A Tidy Village On The North Coast Of County Kerry

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Ballyduff now that’s a name to conjure with, a small village on the Kerry coast between Ballybunion and Tralee, that’s the village of old Ballyduff.

As you leave Ballybunion take the right hand fork towards Tralee, just 7 kilometres down the road you will pull into the village of Ballyduff.

Ballyduff also has its hidden secrets. They love hurling, it’s in the blood, infact in a lot of the games there is plenty of blood. This area is the Kerry capital of hurling.

County Kerry is famous for it’s Gaelic football, but in this part of North Kerry they are mad about hurling. People in other parts of Kerry think they are away with the fairies.

Kerry winning the Hurling All-Ireland !!!

Well I suppose it could be possible. But they would have to get pals with there direct neighbours (that’s another storey)

Hurling is a religion around here, but apart from battling against local teams like Ballyheige, Kilmoyle, Lixnaw and Causway they don’t go any further. There is a saying that if they got together they could win an All-Ireland.

There is a “Round Tower” as you leave Ballyduff, turn left at the brow of the hill on the Tralee road.

Round Towers are found all over Ireland but this one is particularly unique, pop over and have a look yourself, you’ll know what I mean.

The Rattoo Round Tower is probably Irelands most beautifully preserved Round Tower.

The Rattoo Round Tower reaches to a height of 92 feet and dates from the 10th or 11th century.

In the village of Ballyduff is the handsome new Rattoo Heritage museum; it contains local and archaeological discoveries and North Kerry’s fascinating history and folklore.

If you fancy a quick pint in Ballyduff there are 6 places to choose from, as you drive in from Ballybunion first there is The Hawthorn, then Brendan Purcell’s where there is the best pint of Guinness.

You can then stagger over to T.Brown, Flanagan’s, Yer Man’s Bar and Lowes.

Ballyduff also has two garages the usual shops an inspiring Catholic Church and a wide main street through the centre of the village.

Do you know who you are? Does your great, great grandfather come from near Ballyduff?

What else is there in Ballyduff?

There’s a way in and a way out.

Ballyduff is a farming village and a good base to tour North Kerry in peace and quiet.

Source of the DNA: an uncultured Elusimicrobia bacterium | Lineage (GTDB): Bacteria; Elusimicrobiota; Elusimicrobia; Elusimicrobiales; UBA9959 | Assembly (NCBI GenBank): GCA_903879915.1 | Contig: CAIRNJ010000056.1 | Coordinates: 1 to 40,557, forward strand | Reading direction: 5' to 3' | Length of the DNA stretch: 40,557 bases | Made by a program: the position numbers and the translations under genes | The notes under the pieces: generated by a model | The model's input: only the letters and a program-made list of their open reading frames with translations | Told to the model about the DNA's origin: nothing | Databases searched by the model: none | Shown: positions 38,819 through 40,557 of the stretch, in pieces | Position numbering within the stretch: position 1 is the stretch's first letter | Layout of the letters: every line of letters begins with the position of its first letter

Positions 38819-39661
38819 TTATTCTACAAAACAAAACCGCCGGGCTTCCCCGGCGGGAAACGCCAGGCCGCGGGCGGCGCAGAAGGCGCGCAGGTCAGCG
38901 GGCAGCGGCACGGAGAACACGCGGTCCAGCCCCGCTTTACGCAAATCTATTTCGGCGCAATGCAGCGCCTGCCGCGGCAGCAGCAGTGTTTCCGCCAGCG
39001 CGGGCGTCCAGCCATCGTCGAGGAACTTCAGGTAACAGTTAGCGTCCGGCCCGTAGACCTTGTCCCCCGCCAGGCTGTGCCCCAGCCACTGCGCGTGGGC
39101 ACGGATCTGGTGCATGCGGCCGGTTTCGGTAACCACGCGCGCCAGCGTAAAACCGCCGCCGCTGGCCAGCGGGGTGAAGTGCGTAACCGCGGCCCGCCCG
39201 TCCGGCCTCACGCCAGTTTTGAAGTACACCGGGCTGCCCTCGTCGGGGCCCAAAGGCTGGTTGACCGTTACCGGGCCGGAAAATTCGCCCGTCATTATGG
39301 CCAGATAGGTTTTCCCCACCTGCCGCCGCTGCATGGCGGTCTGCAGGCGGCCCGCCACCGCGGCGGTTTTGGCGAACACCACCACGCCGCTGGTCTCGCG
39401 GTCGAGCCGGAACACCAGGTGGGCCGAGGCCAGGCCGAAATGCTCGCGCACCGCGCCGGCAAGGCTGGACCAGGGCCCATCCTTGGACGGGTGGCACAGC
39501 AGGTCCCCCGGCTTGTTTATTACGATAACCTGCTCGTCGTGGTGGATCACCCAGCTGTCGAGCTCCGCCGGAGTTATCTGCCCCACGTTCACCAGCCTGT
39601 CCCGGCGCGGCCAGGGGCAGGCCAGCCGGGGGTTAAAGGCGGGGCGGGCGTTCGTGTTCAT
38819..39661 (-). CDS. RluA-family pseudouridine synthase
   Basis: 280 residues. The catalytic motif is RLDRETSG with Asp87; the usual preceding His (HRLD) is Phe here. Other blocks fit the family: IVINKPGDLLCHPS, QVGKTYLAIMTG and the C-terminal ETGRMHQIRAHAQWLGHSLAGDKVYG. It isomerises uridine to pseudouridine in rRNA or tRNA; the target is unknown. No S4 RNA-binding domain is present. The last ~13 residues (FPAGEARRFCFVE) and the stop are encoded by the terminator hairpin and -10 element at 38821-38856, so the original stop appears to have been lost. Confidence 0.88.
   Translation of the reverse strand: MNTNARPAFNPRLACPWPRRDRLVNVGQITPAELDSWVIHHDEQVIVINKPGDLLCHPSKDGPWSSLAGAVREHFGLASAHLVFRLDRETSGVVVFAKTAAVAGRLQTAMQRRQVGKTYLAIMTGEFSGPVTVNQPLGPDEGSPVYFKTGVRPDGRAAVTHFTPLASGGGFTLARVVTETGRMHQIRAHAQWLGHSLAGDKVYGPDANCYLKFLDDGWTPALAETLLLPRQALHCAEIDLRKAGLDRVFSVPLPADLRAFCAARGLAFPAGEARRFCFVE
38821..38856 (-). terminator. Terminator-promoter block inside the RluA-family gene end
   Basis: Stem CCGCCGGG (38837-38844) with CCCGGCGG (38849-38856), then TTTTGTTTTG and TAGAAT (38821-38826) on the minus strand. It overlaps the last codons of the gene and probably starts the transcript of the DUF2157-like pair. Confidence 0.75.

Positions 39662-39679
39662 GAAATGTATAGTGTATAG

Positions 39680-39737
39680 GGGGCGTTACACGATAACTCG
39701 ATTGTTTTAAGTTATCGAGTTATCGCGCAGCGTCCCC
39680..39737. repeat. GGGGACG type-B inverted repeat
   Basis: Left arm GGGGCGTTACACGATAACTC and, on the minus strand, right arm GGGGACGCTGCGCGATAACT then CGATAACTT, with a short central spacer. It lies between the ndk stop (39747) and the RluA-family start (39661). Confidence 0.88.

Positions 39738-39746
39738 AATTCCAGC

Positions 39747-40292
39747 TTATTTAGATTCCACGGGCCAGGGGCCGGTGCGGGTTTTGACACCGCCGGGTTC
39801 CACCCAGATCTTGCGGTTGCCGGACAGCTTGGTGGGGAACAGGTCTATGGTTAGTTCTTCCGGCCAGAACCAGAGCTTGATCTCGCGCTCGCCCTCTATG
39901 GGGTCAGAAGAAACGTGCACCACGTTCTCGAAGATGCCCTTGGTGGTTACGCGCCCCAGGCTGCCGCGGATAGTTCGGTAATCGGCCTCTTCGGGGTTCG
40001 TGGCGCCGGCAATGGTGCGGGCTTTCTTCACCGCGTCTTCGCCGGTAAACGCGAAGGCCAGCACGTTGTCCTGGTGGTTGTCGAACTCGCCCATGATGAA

I’m not saying there is not a lot of action here.

If you know of any other interesting information concerning the village of Ballyduff anything whatsoever, please E-Mail me and I will include it in this web site.

Here is one just below:

Ballyduff White Blackbird

Any Good And Interesting Information On Ballyduff

The last time I was in ballyduff I met up with an old friend of mine from school who became a priest. We were having a sociable drink in the village and he told me about the church organist he knew quiet well a few years ago in the local parish church in North Kerry (No names mentioned).

Miss O'Leary, the church organist, was in her eighties and had never been married. She was much admired for her sweetness and kindness to all.

My mate the parish priest came to call on her one afternoon early in the spring, and she welcomed him into her little cottage. She invited him to have a seat while she made the tea.

As he sat facing her old pump organ, the priest noticed a cut glass bowl sitting on top of it, filled with water. In the water floated, of all things, an item the menfolk use to help prevent conception.

Imagine my mates shock and surprise. He couldn`t believe it! Surely Miss O'Leary had lost her senses! When she returned with the tea and scones, they began to chat.

My mate tried to stifle his curiosity about the bowl of water and its unusual contents, but soon it got the better of him; he could resist no longer.

Miss O'Leary," he said, "I wonder if you would tell me about this?" (pointing to the bowl). "Oh, yes, Father," she replied, "Isn't it wonderful? I was walking in the village last October and I found this little package on the ground. The directions said to put it on the organ, keep it wet, and it would prevent disease. And you know... I haven't had a cold all winter.

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